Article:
France’s culture ministry has issued a new report ordering museums to step up their policies after questions were raised over the Louvre Abu Dhabi’s takeover and crackdown on art extortion. specialists Christian Giacomotte, Marie Christine Labourdette and Arnaud Osredchuk. Photo credit: M. Habibie/French Ministry of Culture/twitter
November 24 (UPI) — France’s culture ministry has issued a new report recommending museums step up their policies after questions were raised over the Louvre Abu Dhabi’s crackdown on its takeover and art extortion.
The report comes after Jean-Luc Martinez, former director of the Louvre Museum, and François Charnier, curator, obtained antiquities suspected of being looted from Egypt that were purchased for $50 million. , announced after being indicted and accused of “complicity in gang fraud and laundering.”
France’s culture minister, Lima Abdul-Malak, has commissioned three arts experts, Christian Giacomotte, Marie-Christine Labourdette and Arnaud Osredchuk, to improve the security of museum acquisitions, the ministry said on Monday. said in a press release.
Recommendations made by the report include the creation of a joint task force dedicated to provenance and acquisition between government ministries and local law enforcement officers, and a digitized police force for those who sell art. This includes expanding access to records.
Other recommendations included the creation of training and educational programs within the Ministry of Culture to study the provenance of works of art. Provenance is a term that describes the traces of how a work was acquired by an individual or institution as it changed owners over the years.
Giacomotte is a director of the National Museums Authority and chairman of the Auditory Committee of the French Association of Museums, which “facilitated the founding” of Louvre Abu Dhabi.
Labourdette has been President of the City of Architectural Heritage, an agency under the Ministry of Culture that promotes French-style architecture in France and abroad. From her 2021, she is the governor of the Château de Fontainebleau, a medieval castle.
Oseredczuk is an auditor specializing in property management and regulation and was General Manager of the Musée d’Orsay and the Musée de l’Orangerie from 2017 to 2020.
Together, the three experts interviewed more than 60 art professionals and came up with 42 recommendations for addressing issues such as money laundering in the art world.
“When an acquisition involves risk, the two main issues are the authenticity and provenance of the object,” the French Ministry of Culture said in a news release.
“Questions of authenticity sparked internal work in the ministry in 2017 when the Versailles public authority acquired fake 18th-century furniture. Sensitivity increases with age for objects; more acute for certain archaeological objects and those coming from zones of conflict or looting.”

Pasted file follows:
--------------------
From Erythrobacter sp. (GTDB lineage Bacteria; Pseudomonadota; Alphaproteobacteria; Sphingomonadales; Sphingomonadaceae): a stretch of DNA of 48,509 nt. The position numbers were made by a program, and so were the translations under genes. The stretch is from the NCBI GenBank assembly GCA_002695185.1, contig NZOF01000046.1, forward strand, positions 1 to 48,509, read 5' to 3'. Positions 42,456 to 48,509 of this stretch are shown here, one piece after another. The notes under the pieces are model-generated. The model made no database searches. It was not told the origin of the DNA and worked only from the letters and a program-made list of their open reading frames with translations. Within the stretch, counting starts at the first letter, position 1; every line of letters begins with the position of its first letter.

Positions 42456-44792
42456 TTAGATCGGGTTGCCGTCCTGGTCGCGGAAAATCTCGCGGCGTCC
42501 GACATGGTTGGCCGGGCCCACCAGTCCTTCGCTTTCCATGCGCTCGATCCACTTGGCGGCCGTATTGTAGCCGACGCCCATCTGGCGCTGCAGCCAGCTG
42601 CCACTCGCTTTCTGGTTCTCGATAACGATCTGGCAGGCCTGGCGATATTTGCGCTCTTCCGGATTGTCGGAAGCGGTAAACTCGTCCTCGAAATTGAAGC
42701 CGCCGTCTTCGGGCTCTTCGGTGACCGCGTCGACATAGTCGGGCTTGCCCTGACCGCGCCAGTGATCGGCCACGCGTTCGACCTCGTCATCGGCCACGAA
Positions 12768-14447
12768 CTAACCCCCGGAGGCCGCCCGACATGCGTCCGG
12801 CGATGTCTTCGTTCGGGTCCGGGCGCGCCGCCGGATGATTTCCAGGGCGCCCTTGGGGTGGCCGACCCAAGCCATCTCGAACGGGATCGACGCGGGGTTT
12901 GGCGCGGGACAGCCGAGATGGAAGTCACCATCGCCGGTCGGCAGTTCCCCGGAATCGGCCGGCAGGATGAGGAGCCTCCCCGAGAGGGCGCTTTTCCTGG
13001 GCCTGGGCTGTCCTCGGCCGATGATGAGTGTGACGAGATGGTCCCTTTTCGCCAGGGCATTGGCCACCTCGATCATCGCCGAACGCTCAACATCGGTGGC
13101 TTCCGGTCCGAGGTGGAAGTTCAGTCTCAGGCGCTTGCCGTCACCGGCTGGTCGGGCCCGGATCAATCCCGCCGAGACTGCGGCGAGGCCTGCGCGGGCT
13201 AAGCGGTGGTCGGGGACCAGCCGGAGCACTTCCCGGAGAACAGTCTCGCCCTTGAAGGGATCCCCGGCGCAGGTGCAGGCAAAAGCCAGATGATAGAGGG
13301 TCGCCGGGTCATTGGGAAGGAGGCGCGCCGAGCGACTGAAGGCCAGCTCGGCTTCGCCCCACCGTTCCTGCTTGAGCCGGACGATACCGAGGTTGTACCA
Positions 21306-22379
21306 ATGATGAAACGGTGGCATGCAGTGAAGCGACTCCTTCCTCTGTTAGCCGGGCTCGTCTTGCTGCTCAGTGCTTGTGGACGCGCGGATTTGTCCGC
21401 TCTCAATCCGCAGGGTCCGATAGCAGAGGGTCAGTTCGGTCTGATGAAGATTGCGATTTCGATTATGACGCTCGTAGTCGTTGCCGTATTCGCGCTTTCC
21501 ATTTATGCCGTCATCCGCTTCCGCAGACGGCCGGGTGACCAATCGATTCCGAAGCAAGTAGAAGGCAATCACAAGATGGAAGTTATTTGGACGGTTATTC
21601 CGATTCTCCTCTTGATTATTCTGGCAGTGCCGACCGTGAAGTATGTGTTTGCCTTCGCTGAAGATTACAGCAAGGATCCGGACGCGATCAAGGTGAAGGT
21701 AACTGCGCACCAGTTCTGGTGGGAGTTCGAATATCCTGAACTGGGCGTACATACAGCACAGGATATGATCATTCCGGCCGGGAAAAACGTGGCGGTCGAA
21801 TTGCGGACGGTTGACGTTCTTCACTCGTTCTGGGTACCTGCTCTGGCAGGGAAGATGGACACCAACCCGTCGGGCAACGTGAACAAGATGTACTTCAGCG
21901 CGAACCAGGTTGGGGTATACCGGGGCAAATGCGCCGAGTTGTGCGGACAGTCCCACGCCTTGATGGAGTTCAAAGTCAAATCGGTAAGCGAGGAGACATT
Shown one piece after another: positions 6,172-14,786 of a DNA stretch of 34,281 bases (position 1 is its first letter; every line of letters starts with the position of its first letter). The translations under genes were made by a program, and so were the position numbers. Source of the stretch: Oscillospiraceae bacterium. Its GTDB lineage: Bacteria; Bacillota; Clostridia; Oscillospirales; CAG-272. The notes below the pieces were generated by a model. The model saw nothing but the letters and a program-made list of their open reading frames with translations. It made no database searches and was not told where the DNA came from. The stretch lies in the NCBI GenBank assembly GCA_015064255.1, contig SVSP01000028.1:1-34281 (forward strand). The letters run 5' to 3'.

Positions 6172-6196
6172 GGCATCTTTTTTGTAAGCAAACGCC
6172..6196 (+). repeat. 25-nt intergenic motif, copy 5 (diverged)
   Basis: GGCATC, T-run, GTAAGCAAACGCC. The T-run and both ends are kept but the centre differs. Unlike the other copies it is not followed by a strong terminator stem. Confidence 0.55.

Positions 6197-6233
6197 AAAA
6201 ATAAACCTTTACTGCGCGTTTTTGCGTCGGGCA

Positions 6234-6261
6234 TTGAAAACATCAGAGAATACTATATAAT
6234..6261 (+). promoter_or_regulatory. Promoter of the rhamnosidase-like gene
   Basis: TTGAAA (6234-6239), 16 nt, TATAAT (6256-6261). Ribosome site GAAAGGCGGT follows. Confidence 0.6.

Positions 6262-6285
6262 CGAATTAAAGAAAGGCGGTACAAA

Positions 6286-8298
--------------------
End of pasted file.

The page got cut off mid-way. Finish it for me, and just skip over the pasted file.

Experts said in their report that certain acquisitions by Louvre Abu Dhabi “highlighted the risks” the museum suffered during the acquisition process, and that officials in charge of the acquisitions were “adequately trained” on such risks. No,’ he said.
“Provenance capacity, a relatively recent concern, has not been clearly identified and mobilized in museum collection chains,” the report said.
A spokesperson for the Ministry of Culture told ArtNet News that it has already started moving forward on some of the recommendations made in the report.
After the French report was commissioned, the Antiquities Coalition, an international group campaigning against “cultural racketeering” and the illegal trade in ancient arts and crafts against the Metropolitan Museum of Art in New York, said it was “strong and concrete.” We urge you to take decisive and immediate action.” in june.
“It is very important that the Metropolitan Museum of Art take steps to regain public trust. What should museums do in the U.S. art market today when it should be the gold standard of due diligence and transparency?” We are setting the standard for what is not,” the Antiquities Coalition said in a statement at the time.
“We have asked the Metropolitan Police to follow the example of France and assemble an ad hoc commission of eminent experts to clarify why these ethical and legal lapses occurred and, more importantly, As such, we urge you to ensure that they never happen again.”
The Antiquities Coalition’s statement also came after Manhattan District Attorney Alvin Bragg announced his office had seized five Egyptian sculptures worth more than $3 million from the Metropolitan Museum of Art.